This post didn’t start out this way. I didn’t plan to talk about what happened Sunday night. But it seemed ironic that as I was preparing quotes for this week’s installment of five great things some one else said, I found out a quote I had just posted was, in fact, not what it seemed. And so, there you go. You make plans and life goes and fusses with them.
I really didn’t know how to articulate how I was feeling on Sunday night, watching President Obama speak. Or while watching the crowds gathering on Pennsylvania Avenue to celebrate. The next day, on twitter, I happened upon a quote by Martin Luther King, Jr. that really seemed to say what I couldn’t. And so, I retweeted:
By Monday afternoon, I saw a more expanded version of the MLK, Jr. quote on the Facebook statuses of several friends. It was an extension of what I tweeted – far beyond the 140 character limit.
“I mourn the loss of thousands of precious lives, but I will not rejoice in the death of one, not even an enemy. Returning hate for hate multiplies hate, adding deeper darkness to a night already devoid of stars. Darkness cannot drive out darkness: only light can do that. Hate cannot drive out hate: only love can do that.” – Martin Luther King, Jr.
And by Monday night, I was reading that the quote wasn’t in fact by him at all. Which, in fact, is only partly true. (Details below.)
This was hardly the first time in this Information Age that I’ve read a quote, a graduation address, or a great speech falsely attributed to someone.
But on Monday it was crazy how quickly this semi-quote spread. And for some reason I thought of the movie Pump Up The Volume, which my friends and I spent the better part of seventh grade quoting religiously.
In a nutshell, Christian Slater plays a quiet high schooler by day, poetic pirate radio DJ by night. None of the high school kids know who the guy behind mike is, but they all worship him because he gives them a voice. If you haven’t seen it, add it to your queue. If only for the soundtrack. (I swear, this tangent is in fact going somewhere. Well, I hope it is.)
I kept thinking of a line from the film, one my friends and I would scribble on our binders and on the edges of notes passed during class: THE TRUTH IS A VIRUS. This said before the world went viral.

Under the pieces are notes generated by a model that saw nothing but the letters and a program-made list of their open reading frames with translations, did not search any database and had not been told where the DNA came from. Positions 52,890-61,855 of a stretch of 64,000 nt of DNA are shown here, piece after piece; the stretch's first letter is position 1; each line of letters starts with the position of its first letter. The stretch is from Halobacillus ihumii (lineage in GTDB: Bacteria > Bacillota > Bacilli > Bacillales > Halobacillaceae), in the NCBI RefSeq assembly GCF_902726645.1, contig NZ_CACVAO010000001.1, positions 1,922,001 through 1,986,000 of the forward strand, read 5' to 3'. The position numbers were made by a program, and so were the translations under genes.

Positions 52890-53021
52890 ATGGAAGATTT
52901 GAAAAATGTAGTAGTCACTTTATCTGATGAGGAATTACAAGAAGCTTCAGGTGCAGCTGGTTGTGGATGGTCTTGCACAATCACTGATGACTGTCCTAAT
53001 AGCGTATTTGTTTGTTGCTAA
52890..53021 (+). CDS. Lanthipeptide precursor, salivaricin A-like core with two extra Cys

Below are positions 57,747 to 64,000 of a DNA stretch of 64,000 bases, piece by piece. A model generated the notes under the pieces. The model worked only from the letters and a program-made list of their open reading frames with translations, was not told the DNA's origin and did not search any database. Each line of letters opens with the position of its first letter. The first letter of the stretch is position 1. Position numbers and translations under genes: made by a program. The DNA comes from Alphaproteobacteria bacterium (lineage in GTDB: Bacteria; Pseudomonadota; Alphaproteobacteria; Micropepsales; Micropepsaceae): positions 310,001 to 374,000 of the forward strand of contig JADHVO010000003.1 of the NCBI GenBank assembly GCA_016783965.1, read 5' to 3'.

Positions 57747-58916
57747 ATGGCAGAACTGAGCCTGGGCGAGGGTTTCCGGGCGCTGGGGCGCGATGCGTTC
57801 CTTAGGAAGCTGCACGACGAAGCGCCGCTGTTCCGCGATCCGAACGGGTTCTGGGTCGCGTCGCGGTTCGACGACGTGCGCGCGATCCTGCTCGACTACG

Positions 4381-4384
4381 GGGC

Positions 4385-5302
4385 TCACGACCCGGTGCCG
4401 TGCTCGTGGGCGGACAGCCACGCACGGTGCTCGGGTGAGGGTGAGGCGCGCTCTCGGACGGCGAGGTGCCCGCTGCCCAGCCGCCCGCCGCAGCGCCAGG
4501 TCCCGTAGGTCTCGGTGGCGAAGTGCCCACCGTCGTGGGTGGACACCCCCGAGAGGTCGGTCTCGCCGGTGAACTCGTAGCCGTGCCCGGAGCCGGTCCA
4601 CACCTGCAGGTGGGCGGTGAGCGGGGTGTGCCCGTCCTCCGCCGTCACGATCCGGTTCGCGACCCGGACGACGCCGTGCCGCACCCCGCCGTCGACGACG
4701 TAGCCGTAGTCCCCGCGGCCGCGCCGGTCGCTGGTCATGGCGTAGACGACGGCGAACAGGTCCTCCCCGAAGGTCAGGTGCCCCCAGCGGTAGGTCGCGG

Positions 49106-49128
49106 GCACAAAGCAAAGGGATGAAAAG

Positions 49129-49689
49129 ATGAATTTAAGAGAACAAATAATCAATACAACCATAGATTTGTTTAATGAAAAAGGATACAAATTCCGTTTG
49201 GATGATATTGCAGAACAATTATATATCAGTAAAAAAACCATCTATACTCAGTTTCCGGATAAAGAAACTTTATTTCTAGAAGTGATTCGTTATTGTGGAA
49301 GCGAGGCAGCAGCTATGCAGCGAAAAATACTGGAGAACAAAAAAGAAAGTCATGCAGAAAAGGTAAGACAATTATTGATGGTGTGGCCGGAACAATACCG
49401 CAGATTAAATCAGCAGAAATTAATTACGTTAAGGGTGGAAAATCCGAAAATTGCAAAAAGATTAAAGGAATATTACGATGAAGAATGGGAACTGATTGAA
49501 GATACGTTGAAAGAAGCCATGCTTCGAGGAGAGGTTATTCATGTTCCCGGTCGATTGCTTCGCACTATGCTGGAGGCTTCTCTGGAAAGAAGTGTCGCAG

If the truth is a virus, then misinformation is like the antibiotic-resistant superbug of the Internet.
This whole MLK, Jr. misquote can be traced to the Facebook status of one woman whose words were lost in translation. (While I’m not sure she’s just thrilled her name is EVERYWHERE, I’m happy to know that the co-author of the tweet heard round the world is at least getting her proper attribution.)
(The editor in me wonders why journalists who quickly called this a fake quote didn’t use google books to at least do a quick ref check to dissect it before denouncing the whole thing. But, as is with the Internet, they posted first, then updated their original comments later.)
For a day and a half this quote was being tweeted and Facebook posted by some of the most snopes-savvy, Internet wary people I know. Why did we let our guard down?
I can only speak for myself. In that moment, those words so beautifully articulated what I felt. What I still feel. Words to express a situation that, fortunately, I don’t have a lot of experience with. Words that resonated with me then, as they do now. xo a.
And so, five great fact-checked things someone else said about truth:
The truth is rarely pure and never simple. – Oscar Wilde
Never assume the obvious truth is true. – William Safire
Always tell the truth…it’s the easiest thing to remember. – David Mamet
Truth is such a rare thing it is delightful to tell it. – Emily Dickinson
I do not mind lying, but I hate inaccuracy. – Samuel Butler